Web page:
The Association for African Universities (AAU), the Public Library of Science (PLOS), and the Training Centre in Communication (TCC Africa) are pleased to share the results of the first two of four regional policy workshops that we are hosting with Presidents, Vice Chancellors, Rectors, Deputy Vice Chancellors, Directors of Research and Libraries in African Higher Education Institutions.
The workshops aimed to increase education and awareness on the benefits of Open Science, to support development and implementation of Open Science policies, and adoption of Open Science and Open Access practices and publishing in African Higher Education Institutions
Workshop programmes included both global and local perspectives on Open Science and its adoption and implementation in institutions, including support and speakers from UNESCO, DORA, University of Leiden, NRF and the African Open Science Platform.
After the workshops, we conducted surveys with attendees to understand progress towards workshop outcomes and potential next steps in the implementation of Open Science policies in universities.
The University of Dar-es-salaam in Tanzania hosted the East African regional workshop, and we had over 150 participants in person and online. After the workshop 97.53% of the workshop respondents had a good understanding of Open Science, and 2.47% had a moderate understanding.
When asked about their plans to support Open Science mandates within their institutes, respondents highlighted they would work with/across institutional leadership in the following ways (percentages area approximate):
The British University in Egypt hosted the North African regional workshop, attracting over 400 participants in person and online. Over 200 took part in the survey and, after the workshop, 85.98% of participants had a better understanding of Open Science and 12.33% had a moderate comprehension.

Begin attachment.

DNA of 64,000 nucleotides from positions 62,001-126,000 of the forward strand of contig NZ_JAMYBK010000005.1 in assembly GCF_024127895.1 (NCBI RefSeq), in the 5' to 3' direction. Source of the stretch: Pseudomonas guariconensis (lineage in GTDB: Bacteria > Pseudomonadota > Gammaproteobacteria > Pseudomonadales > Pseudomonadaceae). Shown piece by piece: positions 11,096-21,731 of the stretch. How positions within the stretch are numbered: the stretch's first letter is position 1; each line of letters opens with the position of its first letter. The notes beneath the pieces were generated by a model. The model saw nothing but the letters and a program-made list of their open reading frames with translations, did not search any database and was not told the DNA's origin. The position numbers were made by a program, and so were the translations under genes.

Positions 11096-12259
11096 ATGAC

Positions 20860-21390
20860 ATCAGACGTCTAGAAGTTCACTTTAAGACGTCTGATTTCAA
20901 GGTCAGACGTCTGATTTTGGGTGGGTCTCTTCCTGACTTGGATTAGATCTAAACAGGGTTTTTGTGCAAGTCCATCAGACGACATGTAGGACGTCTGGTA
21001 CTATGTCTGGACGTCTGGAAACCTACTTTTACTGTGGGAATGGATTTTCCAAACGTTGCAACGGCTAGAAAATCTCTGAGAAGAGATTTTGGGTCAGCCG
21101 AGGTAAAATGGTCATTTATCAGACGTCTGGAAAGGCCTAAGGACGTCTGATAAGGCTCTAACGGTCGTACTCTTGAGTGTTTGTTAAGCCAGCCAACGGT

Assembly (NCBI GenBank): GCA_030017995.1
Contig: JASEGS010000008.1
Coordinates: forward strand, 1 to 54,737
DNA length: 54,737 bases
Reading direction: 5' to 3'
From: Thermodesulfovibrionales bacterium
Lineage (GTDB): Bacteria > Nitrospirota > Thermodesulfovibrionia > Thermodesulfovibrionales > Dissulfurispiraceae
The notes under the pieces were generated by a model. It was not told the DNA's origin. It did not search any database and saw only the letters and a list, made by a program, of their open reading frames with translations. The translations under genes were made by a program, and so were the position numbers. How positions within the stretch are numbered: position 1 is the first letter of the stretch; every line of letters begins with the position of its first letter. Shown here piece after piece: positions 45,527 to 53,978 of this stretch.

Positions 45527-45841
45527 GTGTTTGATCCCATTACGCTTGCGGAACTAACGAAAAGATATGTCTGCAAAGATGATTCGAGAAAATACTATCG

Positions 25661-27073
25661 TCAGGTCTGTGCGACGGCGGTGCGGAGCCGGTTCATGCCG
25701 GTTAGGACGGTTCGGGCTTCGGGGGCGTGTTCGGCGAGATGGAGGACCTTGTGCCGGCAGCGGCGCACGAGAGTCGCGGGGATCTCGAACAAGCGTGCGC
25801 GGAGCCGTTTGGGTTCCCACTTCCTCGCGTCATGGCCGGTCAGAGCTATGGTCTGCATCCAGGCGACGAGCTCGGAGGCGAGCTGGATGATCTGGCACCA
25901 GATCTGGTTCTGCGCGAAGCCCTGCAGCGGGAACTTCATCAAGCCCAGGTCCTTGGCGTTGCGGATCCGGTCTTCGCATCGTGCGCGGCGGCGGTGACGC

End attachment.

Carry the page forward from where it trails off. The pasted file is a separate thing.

When asked about their plans to support Open Science mandates within their institutes, respondents highlighted they would work with/across institutional leadership in the following ways (percentages are approximate:
The workshops were successful in gathering the range of stakeholders necessary to implement change at an institutional level. They show that there is a growing understanding of Open Science among university leaders, with many keen to take proactive steps to support its adoption within their institutes. There is always more to do, and the results highlight the need for continued efforts to build capacity in this area. With more workshops planned across the continent this year, and further activities in development, we are excited to continue our progress towards Open Science adoption in African HE institutions.
To view the interactive cumulative results, please use the link here
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